It turned out that the game didn't drag him far. He remained encompassed by the golden shades of all four interior surfaces with hovering cubical articles to his far-right and the steady tempo of dripping, liquified plastic somewhere in this sanctuary. There he was — the purifier himself. He was abruptly pulled into the portion of the program where the puppeteer surveyed his wares, and the number of credits was knocked down as Zacharie flicked his tongue to recite the same lines, not nearly as quick as the selection of the puppeteer to the wares he requested. The suppressed merchant observed the purifier as he disappeared into one opening in the golden chamber within the bare partition Zacharie had a full view of. 

Admittedly, Zacharie discerned nothing disturbing regarding the efforts of the game's pawns or their words. It was all repetitious, irrelevant. He found the overall atmosphere to be the height of interest when the world's fabrication wasn't playing out then. The purifier solely arrived to purge and cleanse, guided by the ciphers of their typical routine with the aid of the watchful guide above, and the puppeteer advanced upon the game in their mirthful way. The Elsen were not that remarkable either, save for that one particular Elsen in the Bismark library fretting about the library's security and the walls having ears. Zacharie found not the Elsen itself, but his ramblings, to be considerably diverting. It was something unconventional, at least, despite its unavoidable revolve.

Zacharie continued on his way, doing nothing at all while he expected the script's recommenced operation and actuate his role once further. It took quite an extensive period for him to be ordered once more, supposing that the purifier's latest position in Zone 0 hadn't been withdrawn from the flaxen region hitherto. If the former remained so, he'd pass the location where Zacharie was meant to be foreseen to the puppeteer's sights, though it wasn't until the prolonged period ended. It began to come as a shocking blow, one that could likely paralyze him, but the script required neither variation in composition or expression. But then the purifier informed him of a particular miss. The script, rather than the purifier or puppeteer themselves in any manner of foreseeable pity, held the burden the word placed upon them of the feeble girl in the cellar of Zone 0. His friend (this was everything she wholly meant to him), the one fated to endure her days in a dismal bunker amidst only the throng of favored Elsen remains and the waning silhouette of a curving swan on the dilapidated deck, yearned to declare her final farewell. This was only expected. The script foretold the decision. It was, perhaps, better that way.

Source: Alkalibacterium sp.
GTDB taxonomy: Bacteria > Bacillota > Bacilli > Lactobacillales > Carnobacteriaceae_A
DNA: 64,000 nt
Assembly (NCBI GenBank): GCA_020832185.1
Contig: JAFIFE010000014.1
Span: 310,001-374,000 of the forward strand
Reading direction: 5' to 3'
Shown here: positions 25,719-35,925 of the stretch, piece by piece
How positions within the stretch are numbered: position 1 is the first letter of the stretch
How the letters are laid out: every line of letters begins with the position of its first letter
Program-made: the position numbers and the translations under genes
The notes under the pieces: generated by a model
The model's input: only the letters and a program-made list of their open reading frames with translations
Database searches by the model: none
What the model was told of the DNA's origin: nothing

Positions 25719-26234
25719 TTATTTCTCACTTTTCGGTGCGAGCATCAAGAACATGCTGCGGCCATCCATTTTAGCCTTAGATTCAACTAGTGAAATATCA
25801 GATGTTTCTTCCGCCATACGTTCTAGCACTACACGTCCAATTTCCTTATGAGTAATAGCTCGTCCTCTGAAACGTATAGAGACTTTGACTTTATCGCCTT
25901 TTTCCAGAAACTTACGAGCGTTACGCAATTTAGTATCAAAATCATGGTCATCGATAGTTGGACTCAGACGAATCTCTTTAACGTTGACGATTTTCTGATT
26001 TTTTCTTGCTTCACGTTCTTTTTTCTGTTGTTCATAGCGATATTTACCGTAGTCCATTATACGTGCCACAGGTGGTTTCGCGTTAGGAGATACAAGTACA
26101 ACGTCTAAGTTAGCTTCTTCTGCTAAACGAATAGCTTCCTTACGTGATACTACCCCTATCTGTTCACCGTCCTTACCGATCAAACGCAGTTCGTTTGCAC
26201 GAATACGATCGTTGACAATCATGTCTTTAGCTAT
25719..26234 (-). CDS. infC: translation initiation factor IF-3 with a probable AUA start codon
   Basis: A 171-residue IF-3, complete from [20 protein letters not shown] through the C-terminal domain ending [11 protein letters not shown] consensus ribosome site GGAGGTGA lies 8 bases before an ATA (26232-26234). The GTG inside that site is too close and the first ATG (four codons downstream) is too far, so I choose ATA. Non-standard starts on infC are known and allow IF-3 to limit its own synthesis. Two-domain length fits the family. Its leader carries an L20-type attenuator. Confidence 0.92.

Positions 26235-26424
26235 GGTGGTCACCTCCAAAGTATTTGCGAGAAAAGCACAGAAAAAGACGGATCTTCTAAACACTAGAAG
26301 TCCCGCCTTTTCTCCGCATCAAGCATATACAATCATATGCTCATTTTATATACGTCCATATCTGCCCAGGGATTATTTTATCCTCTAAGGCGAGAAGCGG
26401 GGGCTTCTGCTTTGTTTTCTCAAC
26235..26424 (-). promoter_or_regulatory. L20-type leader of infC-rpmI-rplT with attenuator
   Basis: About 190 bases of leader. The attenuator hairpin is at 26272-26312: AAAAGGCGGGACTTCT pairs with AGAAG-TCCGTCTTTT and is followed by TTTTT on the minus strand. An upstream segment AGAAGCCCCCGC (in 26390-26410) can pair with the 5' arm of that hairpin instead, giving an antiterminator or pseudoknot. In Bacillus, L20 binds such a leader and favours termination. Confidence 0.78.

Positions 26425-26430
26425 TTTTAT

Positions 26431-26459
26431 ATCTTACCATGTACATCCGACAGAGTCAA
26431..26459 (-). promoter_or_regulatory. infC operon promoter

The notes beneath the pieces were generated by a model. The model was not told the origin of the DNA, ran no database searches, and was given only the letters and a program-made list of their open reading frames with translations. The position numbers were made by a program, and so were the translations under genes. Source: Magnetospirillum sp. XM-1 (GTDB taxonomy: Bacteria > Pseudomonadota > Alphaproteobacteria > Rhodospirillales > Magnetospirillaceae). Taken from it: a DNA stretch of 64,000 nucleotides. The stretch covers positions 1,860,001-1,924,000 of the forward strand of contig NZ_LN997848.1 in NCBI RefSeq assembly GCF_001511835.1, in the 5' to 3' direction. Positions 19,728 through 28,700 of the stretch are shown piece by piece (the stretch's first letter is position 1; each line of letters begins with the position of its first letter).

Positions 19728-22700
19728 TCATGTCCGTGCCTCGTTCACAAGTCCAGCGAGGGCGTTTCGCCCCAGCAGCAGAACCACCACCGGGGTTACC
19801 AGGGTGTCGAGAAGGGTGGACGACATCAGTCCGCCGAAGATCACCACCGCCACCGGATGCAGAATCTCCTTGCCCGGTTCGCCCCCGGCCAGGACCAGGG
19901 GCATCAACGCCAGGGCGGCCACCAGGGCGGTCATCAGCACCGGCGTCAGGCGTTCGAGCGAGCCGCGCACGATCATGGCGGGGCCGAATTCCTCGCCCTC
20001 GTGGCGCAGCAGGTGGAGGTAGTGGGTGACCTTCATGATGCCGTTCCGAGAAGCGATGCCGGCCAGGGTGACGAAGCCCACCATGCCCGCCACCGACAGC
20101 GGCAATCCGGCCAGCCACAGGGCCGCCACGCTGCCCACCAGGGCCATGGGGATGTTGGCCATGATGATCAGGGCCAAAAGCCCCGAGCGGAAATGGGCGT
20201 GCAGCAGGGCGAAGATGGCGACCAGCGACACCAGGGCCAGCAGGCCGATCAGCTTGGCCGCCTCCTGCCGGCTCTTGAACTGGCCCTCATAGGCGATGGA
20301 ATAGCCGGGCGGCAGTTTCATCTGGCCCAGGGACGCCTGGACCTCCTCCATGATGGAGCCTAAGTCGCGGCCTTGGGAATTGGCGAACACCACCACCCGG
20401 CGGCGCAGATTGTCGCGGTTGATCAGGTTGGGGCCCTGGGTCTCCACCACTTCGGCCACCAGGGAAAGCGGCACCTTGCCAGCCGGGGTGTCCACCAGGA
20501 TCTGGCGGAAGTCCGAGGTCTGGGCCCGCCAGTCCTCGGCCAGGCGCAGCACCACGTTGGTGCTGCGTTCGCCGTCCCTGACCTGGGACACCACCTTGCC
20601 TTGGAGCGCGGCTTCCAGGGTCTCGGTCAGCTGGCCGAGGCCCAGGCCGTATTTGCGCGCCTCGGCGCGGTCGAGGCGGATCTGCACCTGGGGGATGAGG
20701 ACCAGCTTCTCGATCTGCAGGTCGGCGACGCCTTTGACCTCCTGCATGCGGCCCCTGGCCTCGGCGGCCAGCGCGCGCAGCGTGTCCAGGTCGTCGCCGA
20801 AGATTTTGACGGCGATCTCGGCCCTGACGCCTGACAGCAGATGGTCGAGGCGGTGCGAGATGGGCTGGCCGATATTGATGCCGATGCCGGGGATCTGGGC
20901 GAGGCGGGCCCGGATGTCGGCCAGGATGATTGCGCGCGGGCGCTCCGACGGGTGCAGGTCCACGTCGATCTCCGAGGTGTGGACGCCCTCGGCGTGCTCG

Once the world was indeed purified, he would quietly vanish from the planet. He always knew, deep inside, it would ultimately desist entirely, and the script wouldn't oblige him. That's how it was. It was better like that. The game would transpire with its programmed narrative, and once it recounted its tale, the saga would be concluded, and in turn, the game would close. Each time, though, Zacharie was ordered back, the experience seeming a touch duller each perennial course, the sky above a tad paler, and the blaring tones of the tract emerged less alert. It mustn't have been the game's doing. It indicated nothing of importance; he insisted. He wasn't permitted to manifest a disposition of exhaust concerning the story, anyway. The script awaited contrarily, and even if he ventured toward deviation, the data just wouldn't exist.

In the finish's advent, neither Zacharie nor the other genuinely incisive individuals recognized whatever this cycle had implied. He queried the supervisor of Zone 0, the humble cat with quite the speech and silver tongue, but once again, Zacharie neglected to perceive precisely what he was defending by obeying the unseen ciphers.